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  • Contributors

Peter B. Villella is assistant professor of History at the University of North Carolina at Greensboro, where he teaches courses in colonial and modern Latin America. His research addresses the political and legal activities of New Spain’s indigenous nobility and its contributions to Mexican historiography and intellectual history. He is currently working on a book manuscript that examines indigenous campaigns for suzerainty and their influence on the development of new ethnic and historical identities in New Spain.

Vanessa Mongey received her Ph.D. from the University of Pennsylvania in 2010 and is a visiting assistant professor of History at Rhodes College. She previously held a postdoctoral fellowship at the New York Historical Society and the New School for Social Research. Her research focuses on the eighteenth-and nineteenth-century Atlantic World. She is writing a book on the multiracial and multinational revolutionary networks in the greater Caribbean region during the Age of Revolutions. She is also developing a project on the criminalization of service in foreign armies as a key event in the emergence of national identities and boundaries.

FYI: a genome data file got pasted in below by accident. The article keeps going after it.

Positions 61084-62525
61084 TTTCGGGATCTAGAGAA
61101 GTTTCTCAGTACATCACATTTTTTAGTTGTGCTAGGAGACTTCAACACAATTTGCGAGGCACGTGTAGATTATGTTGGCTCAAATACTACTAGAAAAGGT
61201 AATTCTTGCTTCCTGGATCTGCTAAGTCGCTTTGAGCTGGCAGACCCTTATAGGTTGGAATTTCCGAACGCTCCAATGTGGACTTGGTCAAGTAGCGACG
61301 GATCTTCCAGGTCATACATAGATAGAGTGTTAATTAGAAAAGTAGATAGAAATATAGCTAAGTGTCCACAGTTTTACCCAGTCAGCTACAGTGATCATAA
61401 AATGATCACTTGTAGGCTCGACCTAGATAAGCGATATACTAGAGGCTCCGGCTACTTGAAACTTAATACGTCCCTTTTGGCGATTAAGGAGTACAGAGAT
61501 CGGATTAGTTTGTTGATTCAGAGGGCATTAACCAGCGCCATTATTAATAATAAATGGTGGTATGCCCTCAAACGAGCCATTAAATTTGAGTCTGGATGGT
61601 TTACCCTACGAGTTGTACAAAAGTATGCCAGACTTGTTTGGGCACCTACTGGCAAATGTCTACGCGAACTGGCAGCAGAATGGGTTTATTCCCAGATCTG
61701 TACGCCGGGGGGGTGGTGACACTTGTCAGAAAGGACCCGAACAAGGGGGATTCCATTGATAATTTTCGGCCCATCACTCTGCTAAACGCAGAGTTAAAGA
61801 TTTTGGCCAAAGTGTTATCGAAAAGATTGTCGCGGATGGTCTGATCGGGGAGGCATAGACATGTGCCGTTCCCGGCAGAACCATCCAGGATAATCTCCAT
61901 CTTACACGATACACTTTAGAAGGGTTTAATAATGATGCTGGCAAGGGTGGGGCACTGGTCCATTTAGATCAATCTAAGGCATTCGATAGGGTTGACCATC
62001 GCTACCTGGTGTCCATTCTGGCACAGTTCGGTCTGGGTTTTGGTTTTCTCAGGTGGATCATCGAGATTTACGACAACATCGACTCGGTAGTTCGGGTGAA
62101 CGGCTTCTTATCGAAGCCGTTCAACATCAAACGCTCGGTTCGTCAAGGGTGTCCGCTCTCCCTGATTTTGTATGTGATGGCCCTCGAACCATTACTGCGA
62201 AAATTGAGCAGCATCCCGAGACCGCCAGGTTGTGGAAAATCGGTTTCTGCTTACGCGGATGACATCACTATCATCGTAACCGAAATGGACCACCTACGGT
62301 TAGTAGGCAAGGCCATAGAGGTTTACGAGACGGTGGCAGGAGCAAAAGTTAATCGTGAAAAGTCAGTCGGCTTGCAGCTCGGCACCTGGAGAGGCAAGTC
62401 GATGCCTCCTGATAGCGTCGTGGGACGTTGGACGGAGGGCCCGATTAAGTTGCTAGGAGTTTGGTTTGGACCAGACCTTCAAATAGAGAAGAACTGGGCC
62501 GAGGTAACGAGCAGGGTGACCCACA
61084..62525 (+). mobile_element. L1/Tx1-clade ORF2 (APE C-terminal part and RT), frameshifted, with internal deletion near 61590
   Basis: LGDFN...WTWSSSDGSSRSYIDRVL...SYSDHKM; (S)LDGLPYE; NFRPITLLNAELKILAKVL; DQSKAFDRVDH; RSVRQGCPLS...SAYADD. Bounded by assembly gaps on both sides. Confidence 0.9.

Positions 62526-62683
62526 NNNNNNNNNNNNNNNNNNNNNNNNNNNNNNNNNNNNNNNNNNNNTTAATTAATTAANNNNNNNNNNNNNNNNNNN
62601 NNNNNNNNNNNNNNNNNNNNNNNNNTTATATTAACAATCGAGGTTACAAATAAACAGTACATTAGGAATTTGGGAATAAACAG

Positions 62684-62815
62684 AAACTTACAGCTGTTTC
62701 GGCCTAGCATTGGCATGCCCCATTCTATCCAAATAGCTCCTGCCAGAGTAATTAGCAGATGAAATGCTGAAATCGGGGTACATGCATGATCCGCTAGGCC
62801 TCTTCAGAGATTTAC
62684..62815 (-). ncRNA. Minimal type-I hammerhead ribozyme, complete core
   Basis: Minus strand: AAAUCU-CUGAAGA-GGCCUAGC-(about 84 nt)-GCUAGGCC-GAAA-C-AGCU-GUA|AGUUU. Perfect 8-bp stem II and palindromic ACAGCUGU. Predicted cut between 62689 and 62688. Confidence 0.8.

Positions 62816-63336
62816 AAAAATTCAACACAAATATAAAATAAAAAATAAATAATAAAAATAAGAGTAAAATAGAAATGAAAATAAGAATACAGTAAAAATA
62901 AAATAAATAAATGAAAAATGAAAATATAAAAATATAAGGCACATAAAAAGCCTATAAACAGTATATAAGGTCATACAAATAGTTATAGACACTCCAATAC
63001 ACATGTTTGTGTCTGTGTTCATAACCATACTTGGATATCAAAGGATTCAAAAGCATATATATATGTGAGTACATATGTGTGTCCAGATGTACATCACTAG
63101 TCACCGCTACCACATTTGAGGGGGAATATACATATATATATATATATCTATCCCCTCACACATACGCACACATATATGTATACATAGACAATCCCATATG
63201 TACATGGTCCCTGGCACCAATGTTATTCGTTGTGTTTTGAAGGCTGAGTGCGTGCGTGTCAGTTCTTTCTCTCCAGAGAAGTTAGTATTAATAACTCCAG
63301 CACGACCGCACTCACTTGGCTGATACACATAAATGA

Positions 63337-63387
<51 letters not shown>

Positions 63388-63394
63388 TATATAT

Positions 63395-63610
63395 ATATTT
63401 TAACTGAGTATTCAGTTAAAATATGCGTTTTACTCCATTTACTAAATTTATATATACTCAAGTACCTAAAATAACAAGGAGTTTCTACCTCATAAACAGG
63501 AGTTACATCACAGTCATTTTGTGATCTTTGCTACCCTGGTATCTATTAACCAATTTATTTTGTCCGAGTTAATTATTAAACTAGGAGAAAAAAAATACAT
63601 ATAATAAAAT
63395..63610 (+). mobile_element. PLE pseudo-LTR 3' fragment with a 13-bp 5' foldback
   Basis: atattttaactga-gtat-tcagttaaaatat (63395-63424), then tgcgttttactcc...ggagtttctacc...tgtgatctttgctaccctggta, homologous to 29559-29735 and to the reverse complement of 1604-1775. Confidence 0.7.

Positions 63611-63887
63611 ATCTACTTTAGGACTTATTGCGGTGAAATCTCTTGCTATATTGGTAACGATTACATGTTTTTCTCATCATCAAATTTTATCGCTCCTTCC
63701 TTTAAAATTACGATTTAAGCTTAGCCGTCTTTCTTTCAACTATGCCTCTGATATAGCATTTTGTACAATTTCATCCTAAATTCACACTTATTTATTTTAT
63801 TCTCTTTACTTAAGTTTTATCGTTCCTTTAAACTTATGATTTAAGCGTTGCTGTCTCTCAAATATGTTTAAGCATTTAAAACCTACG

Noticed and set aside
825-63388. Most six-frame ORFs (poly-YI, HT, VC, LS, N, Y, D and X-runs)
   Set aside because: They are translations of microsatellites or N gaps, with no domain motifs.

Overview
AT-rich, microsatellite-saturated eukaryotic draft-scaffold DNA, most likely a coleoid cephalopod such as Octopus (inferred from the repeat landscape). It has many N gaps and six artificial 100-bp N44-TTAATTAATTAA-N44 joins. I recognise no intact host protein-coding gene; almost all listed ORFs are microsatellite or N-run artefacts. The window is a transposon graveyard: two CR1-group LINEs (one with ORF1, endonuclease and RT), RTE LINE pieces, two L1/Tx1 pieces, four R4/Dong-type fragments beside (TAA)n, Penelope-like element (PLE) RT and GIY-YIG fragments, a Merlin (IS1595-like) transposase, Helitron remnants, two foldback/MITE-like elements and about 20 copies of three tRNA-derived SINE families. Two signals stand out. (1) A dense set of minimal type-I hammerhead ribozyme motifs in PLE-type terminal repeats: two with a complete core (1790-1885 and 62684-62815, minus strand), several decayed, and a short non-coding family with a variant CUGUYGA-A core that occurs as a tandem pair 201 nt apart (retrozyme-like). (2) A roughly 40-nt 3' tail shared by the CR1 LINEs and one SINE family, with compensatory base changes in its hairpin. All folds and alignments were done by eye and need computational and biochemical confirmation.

Elizabeth Manley is assistant professor of History at Xavier University of Louisiana. She is writing a book on gendered politics of authoritarianism under Trujillo and Balaguer in the Dominican Republic. While earning her Ph.D. (2008) at Tulane University she fell in love with New Orleans and considers herself an adopted native. She also spends time in the Caribbean, where she works on issues of gender, politics, sexuality, and identity-based movements of the twentieth century.

Camila Loureiro Dias is preparing her Ph.D. at the École des hautes études en sciences sociales. She graduated with a degree in History from the University of São Paulo and studied at the École normale supérieure in Paris. Her research addresses the integration of the Amazon into the world economy, based on an analysis of indigenous labor and specifically the native slave trade during the colonial period in the seventeenth and eighteenth centuries. Her works also cover issues related to the history of the Society of Jesus in the Americas. [End Page i]



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